Non-ignorable missingness in logistic regression

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Journal Article
Statistics in Medicine, 2017, 36 (19), pp. 3005 - 3021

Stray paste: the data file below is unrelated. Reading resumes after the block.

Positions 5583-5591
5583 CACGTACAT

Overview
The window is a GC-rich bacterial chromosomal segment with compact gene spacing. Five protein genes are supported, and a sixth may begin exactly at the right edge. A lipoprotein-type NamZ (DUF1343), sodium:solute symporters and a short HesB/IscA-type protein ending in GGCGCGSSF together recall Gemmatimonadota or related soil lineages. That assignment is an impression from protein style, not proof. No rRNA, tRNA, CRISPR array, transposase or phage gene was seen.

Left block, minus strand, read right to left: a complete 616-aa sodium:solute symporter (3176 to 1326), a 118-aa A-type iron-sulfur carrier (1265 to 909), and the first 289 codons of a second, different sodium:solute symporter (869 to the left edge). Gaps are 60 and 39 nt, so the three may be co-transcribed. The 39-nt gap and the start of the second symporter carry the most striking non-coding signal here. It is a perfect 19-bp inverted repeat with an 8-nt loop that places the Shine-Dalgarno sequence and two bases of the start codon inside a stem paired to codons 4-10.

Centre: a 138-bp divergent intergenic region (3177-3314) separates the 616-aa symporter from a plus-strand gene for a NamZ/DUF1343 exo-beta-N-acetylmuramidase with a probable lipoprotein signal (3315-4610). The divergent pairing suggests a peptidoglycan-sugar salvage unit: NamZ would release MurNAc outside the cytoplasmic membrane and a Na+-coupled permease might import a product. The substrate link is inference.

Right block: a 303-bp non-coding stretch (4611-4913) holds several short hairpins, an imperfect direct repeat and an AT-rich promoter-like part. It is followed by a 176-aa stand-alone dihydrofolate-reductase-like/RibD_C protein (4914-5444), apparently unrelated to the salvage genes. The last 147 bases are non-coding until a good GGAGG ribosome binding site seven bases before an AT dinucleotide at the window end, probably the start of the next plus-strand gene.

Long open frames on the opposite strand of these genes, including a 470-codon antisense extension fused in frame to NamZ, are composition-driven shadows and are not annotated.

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Copyright © 2017 John Wiley & Sons, Ltd. Nonresponses and missing data are common in observational studies. Ignoring or inadequately handling missing data may lead to biased parameter estimation, incorrect standard errors and, as a consequence, incorrect statistical inference and conclusions. We present a strategy for modelling non-ignorable missingness where the probability of nonresponse depends on the outcome. Using a simple case of logistic regression, we quantify the bias in regression estimates and show the observed likelihood is non-identifiable under non-ignorable missing data mechanism. We then adopt a selection model factorisation of the joint distribution as the basis for a sensitivity analysis to study changes in estimated parameters and the robustness of study conclusions against different assumptions. A Bayesian framework for model estimation is used as it provides a flexible approach for incorporating different missing data assumptions and conducting sensitivity analysis. Using simulated data, we explore the performance of the Bayesian selection model in correcting for bias in a logistic regression. We then implement our strategy using survey data from the 45 and Up Study to investigate factors associated with worsening health from the baseline to follow-up survey. Our findings have practical implications for the use of the 45 and Up Study data to answer important research questions relating to health and quality-of-life. Copyright © 2017 John Wiley & Sons, Ltd.
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